Music is an entitlement for all children and is a foundation subject within the national curriculum for England. All children should experience a combination of classroom music teaching, singing and instrumental tuition. As funding becomes more stretched, it is important that we make the most of the resources available.
A feature of good and outstanding schools is that pupils from all backgrounds enjoy sustained musical opportunities through regular classroom work and music-making for all, complemented by additional tuition, partnerships and extracurricular activities.
The current emphasis on the importance of a ‘broad and balanced’ school curriculum has led many of the schools we work with to review their music provision.
Ofsted inspections have included several music deep dives and the depth of questioning reflects how important a role music plays in schools. Offering music tuition beyond a first access programme should be seen as essential rather than desirable.
In her review of the impact of musical activities on intellectual, social and personal development, The Power of Music (Hallam, 2014) brings together several decades of research evidence that supports the case for music enhancing psychological well-being, school engagement, creativity, empathy, language and literacy, spatial awareness and numerous other skills and qualities.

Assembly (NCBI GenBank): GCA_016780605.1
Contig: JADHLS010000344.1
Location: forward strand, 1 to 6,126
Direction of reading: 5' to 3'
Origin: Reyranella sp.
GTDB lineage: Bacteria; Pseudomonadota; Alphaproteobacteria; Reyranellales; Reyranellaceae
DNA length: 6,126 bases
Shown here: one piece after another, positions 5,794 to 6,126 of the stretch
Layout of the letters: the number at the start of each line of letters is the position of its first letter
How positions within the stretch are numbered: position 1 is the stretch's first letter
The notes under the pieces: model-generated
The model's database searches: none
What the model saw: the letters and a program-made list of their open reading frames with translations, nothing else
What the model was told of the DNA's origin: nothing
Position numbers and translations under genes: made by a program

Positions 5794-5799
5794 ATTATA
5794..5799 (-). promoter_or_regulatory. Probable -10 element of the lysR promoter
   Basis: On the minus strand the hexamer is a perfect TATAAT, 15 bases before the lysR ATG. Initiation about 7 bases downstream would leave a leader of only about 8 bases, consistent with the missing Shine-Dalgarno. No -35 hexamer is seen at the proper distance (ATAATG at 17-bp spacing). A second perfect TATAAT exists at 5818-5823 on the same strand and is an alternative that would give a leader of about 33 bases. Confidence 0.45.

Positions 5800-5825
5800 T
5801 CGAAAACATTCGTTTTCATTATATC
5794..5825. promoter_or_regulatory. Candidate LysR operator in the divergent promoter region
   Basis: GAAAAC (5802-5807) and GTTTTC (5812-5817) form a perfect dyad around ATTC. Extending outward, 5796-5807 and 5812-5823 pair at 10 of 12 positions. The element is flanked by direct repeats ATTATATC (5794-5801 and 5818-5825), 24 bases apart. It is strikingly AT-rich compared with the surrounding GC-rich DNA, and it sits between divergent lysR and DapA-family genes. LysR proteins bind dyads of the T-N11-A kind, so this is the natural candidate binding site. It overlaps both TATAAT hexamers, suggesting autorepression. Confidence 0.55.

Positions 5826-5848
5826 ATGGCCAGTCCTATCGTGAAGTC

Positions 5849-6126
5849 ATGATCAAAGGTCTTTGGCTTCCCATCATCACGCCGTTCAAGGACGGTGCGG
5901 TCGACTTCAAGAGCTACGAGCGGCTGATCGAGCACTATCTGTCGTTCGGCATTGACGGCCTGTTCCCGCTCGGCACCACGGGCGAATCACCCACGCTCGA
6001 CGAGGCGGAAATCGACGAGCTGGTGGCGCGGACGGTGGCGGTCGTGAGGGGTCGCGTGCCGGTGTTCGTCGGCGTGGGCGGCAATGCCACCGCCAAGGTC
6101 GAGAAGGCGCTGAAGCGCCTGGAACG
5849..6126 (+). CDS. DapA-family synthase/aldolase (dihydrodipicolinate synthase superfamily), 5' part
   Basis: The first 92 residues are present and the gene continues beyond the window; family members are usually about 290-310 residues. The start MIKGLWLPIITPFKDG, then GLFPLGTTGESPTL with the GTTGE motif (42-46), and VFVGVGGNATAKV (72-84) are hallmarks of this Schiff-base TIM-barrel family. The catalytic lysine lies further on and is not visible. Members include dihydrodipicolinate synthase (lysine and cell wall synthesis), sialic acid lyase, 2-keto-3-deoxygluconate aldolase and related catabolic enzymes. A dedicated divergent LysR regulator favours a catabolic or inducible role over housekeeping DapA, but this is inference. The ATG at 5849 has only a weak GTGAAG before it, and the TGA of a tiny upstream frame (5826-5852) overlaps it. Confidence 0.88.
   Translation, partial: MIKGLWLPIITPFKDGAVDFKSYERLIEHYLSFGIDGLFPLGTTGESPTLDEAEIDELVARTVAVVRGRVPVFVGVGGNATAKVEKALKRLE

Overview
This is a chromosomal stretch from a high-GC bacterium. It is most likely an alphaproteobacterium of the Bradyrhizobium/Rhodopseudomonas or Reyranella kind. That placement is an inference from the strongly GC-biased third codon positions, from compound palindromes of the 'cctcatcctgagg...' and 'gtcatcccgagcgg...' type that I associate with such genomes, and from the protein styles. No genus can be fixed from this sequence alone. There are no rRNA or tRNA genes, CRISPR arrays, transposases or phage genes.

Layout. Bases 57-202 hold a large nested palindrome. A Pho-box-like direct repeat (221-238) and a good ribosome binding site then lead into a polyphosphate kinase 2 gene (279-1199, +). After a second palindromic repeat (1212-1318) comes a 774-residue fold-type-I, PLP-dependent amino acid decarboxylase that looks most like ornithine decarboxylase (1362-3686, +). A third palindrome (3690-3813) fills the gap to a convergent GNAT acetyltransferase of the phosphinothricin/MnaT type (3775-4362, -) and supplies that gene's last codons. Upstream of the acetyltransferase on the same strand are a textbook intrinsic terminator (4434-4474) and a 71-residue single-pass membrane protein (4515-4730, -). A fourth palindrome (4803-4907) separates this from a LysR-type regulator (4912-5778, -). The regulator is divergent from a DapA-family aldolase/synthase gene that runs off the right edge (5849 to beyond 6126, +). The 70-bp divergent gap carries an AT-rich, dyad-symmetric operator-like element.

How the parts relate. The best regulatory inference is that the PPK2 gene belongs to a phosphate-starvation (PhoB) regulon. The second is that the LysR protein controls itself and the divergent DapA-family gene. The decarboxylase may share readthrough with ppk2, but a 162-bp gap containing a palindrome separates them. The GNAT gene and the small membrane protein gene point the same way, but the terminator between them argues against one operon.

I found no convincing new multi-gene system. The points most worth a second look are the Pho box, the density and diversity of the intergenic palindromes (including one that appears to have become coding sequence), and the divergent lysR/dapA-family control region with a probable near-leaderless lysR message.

Schools cannot be expected to do all that is required of music education alone which is why external provision is often a necessity depending on the skill set of school staff.
Every child must have the opportunity to learn a musical instrument at some point in Key Stage 2. Take advantage of the Music Education Grant that hubs receive to support the delivery of music tuition in your school, in addition to providing progression routes and ensembles out of school time.
Working with external providers for music tuition should complement your own school action plan for music and strong partnerships can ease the complexity of logistics eg fitting in sessions for small groups.
For example simple changes such as rotating teaching group times so that pupils do not always miss the same part of a timetabled class session in other areas of the curriculum or flexible lunchtimes may ease the situation.
The majority of schools that we are working with in our locality do not charge families for music tuition due to economic circumstances and many of these schools offer excellent programmes of continuing music tuition after first access / whole class tuition.
Several schools are skilled fundraisers for music, others use part of pupil premium funding to support gifted and talented students to make progress.
Offering externally provided music tuition within your school is possible – make it part of your vision, culture, music action plan and seek support from your local music hub. Every young person should be encouraged to begin their musical journey.
Lindsay Thomas is Head of Service for Music at One Education.